- There was a consistently positive response to efforts to bring greater clarity to the benefit that the British Council’s programmes have for the UK. Responding to early drafts, stakeholders suggested that the plan should place greater emphasis on the importance of the British Council for the UK’s soft power and to be more explicit about the value/benefits our work brings to the UK, at the overall level, by key programmes and on the ground.
- A range of views were provided on the plan’s alignment to UK and devolved government priorities. Consultees asked us to be more positive about working together on the ground in country (links with Heads of Mission, joint planning and One HMG), to better articulate the alignment between the British Council and UK government, to reference UK and devolved government priorities and emphasise the assets of the whole UK.
There were also suggestions that there could be greater emphasis on the British Council’s role in promoting British values.
Changes were incorporated into the final plan, particularly around UK priorities and benefit for the UK (chapter 2).
Level of detail
- There were mixed responses to the level of detail provided: on the whole consultees appreciated having detail of delivery areas (and some would like to see more detail), but others noted that a summary would help as there was a lot to go through.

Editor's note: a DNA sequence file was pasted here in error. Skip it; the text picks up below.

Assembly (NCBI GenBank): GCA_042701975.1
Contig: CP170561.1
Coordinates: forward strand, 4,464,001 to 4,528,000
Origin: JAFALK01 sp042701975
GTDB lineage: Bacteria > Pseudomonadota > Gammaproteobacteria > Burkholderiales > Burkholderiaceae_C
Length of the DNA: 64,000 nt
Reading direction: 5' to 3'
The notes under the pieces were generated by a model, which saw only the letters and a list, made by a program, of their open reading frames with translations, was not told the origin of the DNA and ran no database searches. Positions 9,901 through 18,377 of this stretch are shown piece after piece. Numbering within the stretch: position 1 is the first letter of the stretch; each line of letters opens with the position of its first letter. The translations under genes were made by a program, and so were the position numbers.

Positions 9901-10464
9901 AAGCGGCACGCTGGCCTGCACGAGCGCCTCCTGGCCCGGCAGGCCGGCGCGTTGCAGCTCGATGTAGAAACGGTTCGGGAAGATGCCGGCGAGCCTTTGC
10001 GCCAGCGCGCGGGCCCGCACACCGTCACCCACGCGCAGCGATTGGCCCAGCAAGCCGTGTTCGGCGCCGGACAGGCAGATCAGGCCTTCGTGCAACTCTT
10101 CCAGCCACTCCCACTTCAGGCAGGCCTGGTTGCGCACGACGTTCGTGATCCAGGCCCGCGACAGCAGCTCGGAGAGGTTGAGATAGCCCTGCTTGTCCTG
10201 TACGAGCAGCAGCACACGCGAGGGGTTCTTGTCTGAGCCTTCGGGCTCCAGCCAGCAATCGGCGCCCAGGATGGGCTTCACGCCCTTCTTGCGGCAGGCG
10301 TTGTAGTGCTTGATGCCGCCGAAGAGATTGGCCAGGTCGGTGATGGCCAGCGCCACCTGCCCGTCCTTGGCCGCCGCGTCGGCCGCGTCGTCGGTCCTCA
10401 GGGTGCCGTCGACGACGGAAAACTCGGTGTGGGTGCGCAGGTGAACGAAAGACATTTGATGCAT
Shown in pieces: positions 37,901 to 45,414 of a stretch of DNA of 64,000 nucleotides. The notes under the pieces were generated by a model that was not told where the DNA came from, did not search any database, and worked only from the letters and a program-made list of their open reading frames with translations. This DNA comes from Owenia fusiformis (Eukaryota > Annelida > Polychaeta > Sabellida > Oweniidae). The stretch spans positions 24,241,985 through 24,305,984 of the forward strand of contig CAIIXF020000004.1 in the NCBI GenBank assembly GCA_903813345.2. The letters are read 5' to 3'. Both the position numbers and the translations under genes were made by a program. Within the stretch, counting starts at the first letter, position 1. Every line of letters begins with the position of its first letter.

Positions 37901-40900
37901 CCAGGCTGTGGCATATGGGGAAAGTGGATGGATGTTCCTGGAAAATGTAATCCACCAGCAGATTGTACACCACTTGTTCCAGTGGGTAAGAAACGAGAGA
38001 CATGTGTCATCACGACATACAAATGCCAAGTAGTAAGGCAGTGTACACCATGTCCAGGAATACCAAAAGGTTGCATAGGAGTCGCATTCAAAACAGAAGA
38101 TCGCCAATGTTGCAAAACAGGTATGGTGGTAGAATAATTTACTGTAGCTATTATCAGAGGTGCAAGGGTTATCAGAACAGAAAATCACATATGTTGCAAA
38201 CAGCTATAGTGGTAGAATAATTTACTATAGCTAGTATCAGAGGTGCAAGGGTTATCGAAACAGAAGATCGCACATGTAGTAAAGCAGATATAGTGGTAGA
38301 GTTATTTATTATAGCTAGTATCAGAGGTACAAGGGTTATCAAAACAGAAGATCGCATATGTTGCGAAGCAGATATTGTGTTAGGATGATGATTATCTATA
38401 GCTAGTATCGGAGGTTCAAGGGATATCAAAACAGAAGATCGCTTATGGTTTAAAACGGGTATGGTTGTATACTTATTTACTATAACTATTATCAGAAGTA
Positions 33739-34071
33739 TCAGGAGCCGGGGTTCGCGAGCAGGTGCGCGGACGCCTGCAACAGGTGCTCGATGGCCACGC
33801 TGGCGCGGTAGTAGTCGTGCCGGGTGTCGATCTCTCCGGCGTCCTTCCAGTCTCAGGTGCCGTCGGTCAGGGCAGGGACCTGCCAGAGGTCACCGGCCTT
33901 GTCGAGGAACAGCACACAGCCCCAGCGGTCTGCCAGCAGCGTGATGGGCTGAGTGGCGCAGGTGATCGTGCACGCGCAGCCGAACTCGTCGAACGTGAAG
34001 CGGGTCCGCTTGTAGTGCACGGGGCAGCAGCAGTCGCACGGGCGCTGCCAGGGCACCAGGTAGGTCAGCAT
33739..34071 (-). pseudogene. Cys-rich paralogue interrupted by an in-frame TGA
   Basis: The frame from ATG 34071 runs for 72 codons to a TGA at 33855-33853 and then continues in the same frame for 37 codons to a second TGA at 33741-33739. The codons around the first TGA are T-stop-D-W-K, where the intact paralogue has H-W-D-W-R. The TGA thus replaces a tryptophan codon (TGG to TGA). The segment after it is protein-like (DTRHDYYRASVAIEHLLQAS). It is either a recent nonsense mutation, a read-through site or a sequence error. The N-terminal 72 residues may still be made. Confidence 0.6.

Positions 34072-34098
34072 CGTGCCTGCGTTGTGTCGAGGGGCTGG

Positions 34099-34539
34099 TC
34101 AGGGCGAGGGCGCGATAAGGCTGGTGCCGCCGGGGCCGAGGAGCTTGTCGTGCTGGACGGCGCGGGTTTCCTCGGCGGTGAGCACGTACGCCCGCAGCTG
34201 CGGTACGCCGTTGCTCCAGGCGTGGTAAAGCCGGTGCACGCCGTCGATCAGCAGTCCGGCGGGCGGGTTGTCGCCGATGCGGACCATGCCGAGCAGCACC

- Requests were made for more detail on funding and target audiences, and for a clearer indication of what will change in the new Corporate Plan period.
- Consultees asked for greater transparency about the way money flows through the organisation and the relative size of key programmes.
- Several consultees asked for more detail on what we are doing where and in particular to include detail on work of key interest to consultees (e.g. British Schools overseas, work in skills, Newton Fund etc).
The final plan included a section on the economic model and a diagram showing the scale of funding for main delivery areas (chapter 9). Requests for detail were also incorporated, and a one page summary was produced alongside the final plan.